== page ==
Mammalian cell culture is a fundamental activity in life science research and also provides the basis of many biomanufacturing activities. Recombinant growth factors (including cytokines, see article on terminology) are as important to biotechnology as semi-conductors are to information technology. However, they also provide a source of cell-based assay variability. Understanding growth factor dynamics is important to the design of better cell-based assays and manufacturing systems.
Growth factors are highly potent, secreted proteins that act as key intercellular communicators. Instability is an inherent (and necessary) property of growth factors that limits their temporal and spatial range of diffusion, thereby allowing the maintenance of complex tissue structures. To overcome this instability in-vivo, a constant trickle of new growth factors is produced by cells. For cell culture, this constant stream is commonly replaced by bolus additions of recombinant growth factors when the culture media is changed. This is a key point of difference between in-vivo and in vitro use of growth factors.
This difference explains in part why the levels of growth factors (typically 2-100 ng/ml) that are needed to support in-vitro cell culture are orders of magnitude higher than the picogram levels that normally exist in healthy tissue in-vivo. There are other factors at play: Firstly, assaying concentration in a tissue sample provides an average value across the sample which does not capture localized concentration peaks and gradients. Secondly, components of the extracellular matrix, such as galectins, act to stabilize or present growth factors in a more effective manner, for example presenting as clusters which bind to clusters of cell surface receptors amplifying their signal.
The half-life of growth factors varies quite widely and depends on the inherent stability of each growth factor and the specific conditions of the assay: The serum stability (stability in circulating blood) of many growth factors is less than 10 minutes (e.g. 3.7 minutes for IL-2). This is largely due to the effect of kidneys which constantly filter and catabolize growth factors.
Cytokine stability is also affected by the levels of proteases, notably matrix metalloproteases which are ubiquitous in the extracellular matrix. Growth factors used in serum-free culture, with lower levels of proteases, might be expected to have a longer half-life, but other stabilizing factors in serum which bind to growth factors may work to cancel this out. Finally, growth factors are internalized and metabolized on contact with their receptor such that half-lives can be reduced by increased cell numbers. The half-life of most growth factors, when used in cell culture, is a few hours to a few days.
Most growth factors are assayed by measuring their proliferative effect on a reporter cell line. It is noteworthy that a bioactivity assay does not determine the minimal working concentration of a growth factor. Rather, it reflects the minimal amount of growth factor that is able to maintain that minimal level over the duration of the assay. As illustrated in the figure below, this minimal amount is dependent not only on the duration of the assay and half-life of the growth factor but also on any toxic effects of high concentrations.
For example, if we assume the following for growth factor A:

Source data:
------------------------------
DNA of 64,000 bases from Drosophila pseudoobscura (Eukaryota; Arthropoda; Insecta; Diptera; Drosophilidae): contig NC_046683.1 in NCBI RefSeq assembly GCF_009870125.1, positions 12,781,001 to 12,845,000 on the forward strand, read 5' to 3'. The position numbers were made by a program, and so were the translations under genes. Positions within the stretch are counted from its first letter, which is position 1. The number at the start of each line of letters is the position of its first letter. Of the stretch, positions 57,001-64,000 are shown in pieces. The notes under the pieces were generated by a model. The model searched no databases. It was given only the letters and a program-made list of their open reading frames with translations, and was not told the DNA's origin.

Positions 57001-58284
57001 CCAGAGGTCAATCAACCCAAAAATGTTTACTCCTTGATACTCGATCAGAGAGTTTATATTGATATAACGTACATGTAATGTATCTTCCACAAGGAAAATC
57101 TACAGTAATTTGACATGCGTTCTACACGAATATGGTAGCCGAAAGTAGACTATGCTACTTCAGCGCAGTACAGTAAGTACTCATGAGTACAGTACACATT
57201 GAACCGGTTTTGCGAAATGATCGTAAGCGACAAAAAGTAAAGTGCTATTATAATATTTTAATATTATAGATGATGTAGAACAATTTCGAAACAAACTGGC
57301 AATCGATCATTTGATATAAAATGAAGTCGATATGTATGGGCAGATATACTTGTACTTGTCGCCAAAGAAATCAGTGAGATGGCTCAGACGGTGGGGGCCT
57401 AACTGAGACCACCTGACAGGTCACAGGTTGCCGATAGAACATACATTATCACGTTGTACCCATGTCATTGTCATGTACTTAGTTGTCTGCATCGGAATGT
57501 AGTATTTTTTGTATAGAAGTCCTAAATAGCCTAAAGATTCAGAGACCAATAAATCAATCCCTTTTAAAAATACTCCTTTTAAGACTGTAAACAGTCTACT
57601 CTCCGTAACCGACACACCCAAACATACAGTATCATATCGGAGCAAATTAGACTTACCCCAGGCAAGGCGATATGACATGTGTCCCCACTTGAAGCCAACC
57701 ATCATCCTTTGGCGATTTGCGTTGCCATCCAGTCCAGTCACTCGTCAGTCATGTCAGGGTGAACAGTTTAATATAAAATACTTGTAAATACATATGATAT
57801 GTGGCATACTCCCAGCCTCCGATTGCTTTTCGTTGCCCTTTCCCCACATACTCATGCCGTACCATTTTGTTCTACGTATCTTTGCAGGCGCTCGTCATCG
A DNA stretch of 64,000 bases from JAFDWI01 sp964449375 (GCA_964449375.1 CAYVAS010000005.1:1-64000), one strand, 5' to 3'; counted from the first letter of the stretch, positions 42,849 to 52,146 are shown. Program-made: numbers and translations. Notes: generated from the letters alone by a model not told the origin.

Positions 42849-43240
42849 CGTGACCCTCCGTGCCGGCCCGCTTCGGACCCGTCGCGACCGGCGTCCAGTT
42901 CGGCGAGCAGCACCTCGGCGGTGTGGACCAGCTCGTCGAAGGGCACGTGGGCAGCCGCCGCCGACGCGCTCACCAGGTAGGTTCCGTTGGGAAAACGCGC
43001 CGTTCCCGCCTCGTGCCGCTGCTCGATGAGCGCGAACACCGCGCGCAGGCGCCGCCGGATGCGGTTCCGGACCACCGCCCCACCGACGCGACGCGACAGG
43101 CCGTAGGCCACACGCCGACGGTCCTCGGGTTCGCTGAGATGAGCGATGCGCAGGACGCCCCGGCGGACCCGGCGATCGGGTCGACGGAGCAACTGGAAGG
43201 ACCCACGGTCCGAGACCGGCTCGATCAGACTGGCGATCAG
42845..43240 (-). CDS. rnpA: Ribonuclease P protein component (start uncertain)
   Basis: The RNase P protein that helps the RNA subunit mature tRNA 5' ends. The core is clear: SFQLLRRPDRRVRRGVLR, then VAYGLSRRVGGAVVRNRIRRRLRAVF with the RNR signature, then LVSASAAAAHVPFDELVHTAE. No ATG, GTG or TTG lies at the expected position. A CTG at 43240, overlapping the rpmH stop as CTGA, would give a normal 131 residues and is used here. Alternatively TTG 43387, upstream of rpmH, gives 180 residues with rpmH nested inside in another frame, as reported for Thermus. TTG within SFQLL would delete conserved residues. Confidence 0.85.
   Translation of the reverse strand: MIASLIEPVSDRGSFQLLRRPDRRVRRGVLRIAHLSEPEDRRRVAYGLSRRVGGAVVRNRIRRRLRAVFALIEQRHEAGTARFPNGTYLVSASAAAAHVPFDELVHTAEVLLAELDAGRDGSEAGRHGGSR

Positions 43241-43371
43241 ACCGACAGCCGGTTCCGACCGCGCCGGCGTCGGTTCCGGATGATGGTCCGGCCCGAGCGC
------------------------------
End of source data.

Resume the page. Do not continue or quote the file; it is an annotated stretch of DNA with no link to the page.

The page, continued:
- An optimal in-vitro working concentration >1 ng/ml. Below this range, the level of stimulation is not sufficient to produce proliferation.
- The half-life under the conditions used (e.g. in-vitro, in 10% serum, 104 seeded cells, 1 ml media) is 6 hours
- The bioactivity assay has a duration of 1 day
Then, using a standard formula, the minimum starting concentration of growth factor A required to achieve maximum effect would be predicted to be exactly 16 ng/ml.
Some growth factors have optimal ranges (with maximum as well as minimum working levels) rather than optimal minimums. This may be due, for example, to the activation of alternative, weakly binding receptors at high growth factor concentrations which activate antagonistic cell pathways. Consequently, growth factor B, with an identical half-life to growth factor A but with optimal activity within a defined range between 1-10 ng/ml would have a different optimal starting concentration because time spent at concentrations above 10ng/ml would inhibit cell growth. Modelling these two scenarios produces bioactivity curves which closely resemble curves seen in wet experiments: Most growth factors induce bioactivity that plateaus at high levels, whereas some are clearly inhibitory at high levels.
One obvious side-effect of growth factor bolus feeding, which generates a continuously changing cell environment, is cell stress. This is particularly true if there are periods of time when the cells are deprived of stimulation below minimum levels. The provision of growth factors in 3D cell culture can be particularly challenging where the hydrogel support prevents access of cells to growth factors added to the cell culture media. Cell stress can cause the cells to adapt and likely contributes to loss of karyotype stability seen in long term culture of, for example, iPS cells.
One way to reduce stress and limited cytokine bioavailability is to simulate in-vivo conditions by generating a localized, constant stream of growth factors. PODS® technology generates proteins crystals which achieve this feat by sustainably secreting proteins released from the crystal under the action of resident proteases. PODS® crystals have been shown to have a range of applications in 2D, 3D and in-vivo research as well as therapeutics.
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